We need to talk about JEREMIE.

7 Oct, 2015

With some of the fastest growing digital clusters in the UK and a higher than average startup rate for digital businesses, the North requires substantial investment opportunities in order to realise its potential.

Several large funding services of European origin exist, including JEREMIE (the Joint European Resource for Micro to Medium Enterprises), which allows EU member states to use part of their allocated funding to finance small and medium business enterprises. The funds have a key role to play in the investment journey of Northern tech companies.

Recent news that the second round of JEREMIE funding may be allocated through a broader ‘Northern Powerhouse’ agenda has been received with much scepticism. Worries over whether a centralised funding structure will understand the varied local differences and most pressing issues within the North have been spreading.

The last round of JEREMIE funding is closing with a mixed legacy; there are four key lessons we must feed in to the second round of funding in order to create a new programme that directly addresses the needs of the Northern tech sector.

Firstly, whilst a pan-Northern fund has obvious advantages of scale, entrenchment within the tech communities in each of the North’s key cities is the only real way to avoid top-down perspectives that fail to take account of local economies. It is the networks of people within the North who provide the real link between opportunity and investment.

There should be at least two tech funds operating across the North to give the necessary competitive opportunities to tech companies. These tech-focused funds should be able to exclusively make equity investments. Other sectors supported by JEREMIE 2 are more suited to debt, the fund as a whole should be balanced to reflect this.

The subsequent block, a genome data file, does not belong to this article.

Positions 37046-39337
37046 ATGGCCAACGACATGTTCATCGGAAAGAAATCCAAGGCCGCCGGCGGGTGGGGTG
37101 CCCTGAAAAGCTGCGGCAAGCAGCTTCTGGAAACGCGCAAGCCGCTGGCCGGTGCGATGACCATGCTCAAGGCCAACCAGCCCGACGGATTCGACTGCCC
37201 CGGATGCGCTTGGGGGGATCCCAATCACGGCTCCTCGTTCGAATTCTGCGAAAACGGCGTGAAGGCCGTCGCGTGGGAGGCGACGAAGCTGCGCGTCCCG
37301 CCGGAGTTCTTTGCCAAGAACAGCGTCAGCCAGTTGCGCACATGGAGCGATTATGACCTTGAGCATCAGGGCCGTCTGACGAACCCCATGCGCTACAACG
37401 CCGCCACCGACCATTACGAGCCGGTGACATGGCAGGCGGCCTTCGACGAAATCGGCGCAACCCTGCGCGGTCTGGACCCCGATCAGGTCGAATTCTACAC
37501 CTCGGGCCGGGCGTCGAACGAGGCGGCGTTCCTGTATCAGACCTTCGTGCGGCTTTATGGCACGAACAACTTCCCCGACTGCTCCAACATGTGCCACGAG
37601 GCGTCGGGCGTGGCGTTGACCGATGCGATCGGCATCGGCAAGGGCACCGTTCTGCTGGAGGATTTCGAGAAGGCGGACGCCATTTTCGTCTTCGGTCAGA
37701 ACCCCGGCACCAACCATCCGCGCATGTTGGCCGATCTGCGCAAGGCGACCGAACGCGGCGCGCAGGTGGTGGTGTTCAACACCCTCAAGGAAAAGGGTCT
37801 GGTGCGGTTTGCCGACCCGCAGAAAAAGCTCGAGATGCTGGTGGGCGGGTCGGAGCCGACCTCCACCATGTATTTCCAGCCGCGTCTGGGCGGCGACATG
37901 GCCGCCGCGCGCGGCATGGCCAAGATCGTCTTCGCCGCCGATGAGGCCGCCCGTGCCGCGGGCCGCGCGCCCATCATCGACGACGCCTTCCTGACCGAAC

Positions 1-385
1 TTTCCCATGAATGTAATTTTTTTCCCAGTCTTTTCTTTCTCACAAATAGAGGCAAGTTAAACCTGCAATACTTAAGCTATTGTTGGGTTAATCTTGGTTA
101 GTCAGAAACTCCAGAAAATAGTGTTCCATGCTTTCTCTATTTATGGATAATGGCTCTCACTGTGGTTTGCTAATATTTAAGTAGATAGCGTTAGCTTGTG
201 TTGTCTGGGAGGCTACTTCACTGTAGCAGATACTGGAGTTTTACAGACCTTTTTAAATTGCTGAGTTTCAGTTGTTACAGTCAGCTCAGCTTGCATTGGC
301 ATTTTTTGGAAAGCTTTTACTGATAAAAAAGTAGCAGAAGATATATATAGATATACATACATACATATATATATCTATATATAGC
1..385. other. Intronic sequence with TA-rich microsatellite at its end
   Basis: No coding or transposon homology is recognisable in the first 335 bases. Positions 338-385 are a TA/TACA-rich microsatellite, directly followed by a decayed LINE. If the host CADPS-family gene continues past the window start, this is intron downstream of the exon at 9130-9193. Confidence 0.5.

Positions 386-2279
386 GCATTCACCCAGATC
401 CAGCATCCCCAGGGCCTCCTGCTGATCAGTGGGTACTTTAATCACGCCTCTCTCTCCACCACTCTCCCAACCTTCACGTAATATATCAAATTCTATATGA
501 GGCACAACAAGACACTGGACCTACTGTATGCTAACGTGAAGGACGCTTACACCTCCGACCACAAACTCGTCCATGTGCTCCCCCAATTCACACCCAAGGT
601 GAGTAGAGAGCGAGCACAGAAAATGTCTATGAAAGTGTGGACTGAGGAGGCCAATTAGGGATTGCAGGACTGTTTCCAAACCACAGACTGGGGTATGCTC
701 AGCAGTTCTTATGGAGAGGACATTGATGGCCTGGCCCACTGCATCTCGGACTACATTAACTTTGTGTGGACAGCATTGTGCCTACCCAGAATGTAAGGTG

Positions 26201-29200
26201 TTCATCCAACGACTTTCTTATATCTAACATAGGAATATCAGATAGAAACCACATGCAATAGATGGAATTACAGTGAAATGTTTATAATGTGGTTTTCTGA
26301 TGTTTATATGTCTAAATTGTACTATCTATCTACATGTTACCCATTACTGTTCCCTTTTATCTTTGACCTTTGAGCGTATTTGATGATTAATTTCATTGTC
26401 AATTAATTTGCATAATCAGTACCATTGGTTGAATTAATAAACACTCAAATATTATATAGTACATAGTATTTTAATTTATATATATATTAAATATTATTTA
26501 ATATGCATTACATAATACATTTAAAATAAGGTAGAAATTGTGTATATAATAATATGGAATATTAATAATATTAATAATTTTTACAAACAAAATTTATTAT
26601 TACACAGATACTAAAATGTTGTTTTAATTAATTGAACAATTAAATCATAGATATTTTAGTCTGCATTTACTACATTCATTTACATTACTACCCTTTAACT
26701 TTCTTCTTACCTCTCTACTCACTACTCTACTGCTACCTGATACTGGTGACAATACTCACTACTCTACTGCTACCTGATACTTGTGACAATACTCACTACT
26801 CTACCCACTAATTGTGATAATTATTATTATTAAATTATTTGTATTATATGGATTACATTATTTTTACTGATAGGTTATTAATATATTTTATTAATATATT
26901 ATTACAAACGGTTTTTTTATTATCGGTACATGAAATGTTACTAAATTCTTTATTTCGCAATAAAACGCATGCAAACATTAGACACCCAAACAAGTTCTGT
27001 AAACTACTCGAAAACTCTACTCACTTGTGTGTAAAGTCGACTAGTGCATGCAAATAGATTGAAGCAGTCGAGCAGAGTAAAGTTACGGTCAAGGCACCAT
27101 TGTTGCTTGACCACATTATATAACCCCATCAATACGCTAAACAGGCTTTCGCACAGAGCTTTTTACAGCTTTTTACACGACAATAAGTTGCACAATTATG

Co-investing alongside others is good practice, emboldening the linkages between investors and widening the investment network for the company. Making this a condition of delivery promotes the idea that JEREMIE 2 is part of a network and not a disconnected pot of funding offering terms that may be objectionable to those elsewhere in the network.

Finally, JEREMIE 2 must be practical and flexible when tackling issues such as follow-on funding and short-term investment contracts. The tech sector is growing fast, creating high quality jobs and economic growth across the North. Dedicated, long-term, purpose-built tech funds that reflect the needs of the industry could accelerate growth and provide strong returns.

If key lessons can be extracted from the closing funds and new thinking fed into the second round, then JEREMIE could become a vital part of the investment journey, delivering on the aspirations of the North’s people and businesses.

The potential for tech to be a key driver of economic growth in the North is clear. Despite the issues with the previous JEREMIE programme, there is significant potential for a refined second round of JEREMIE funding to make a significant impact on the investment landscape for tech.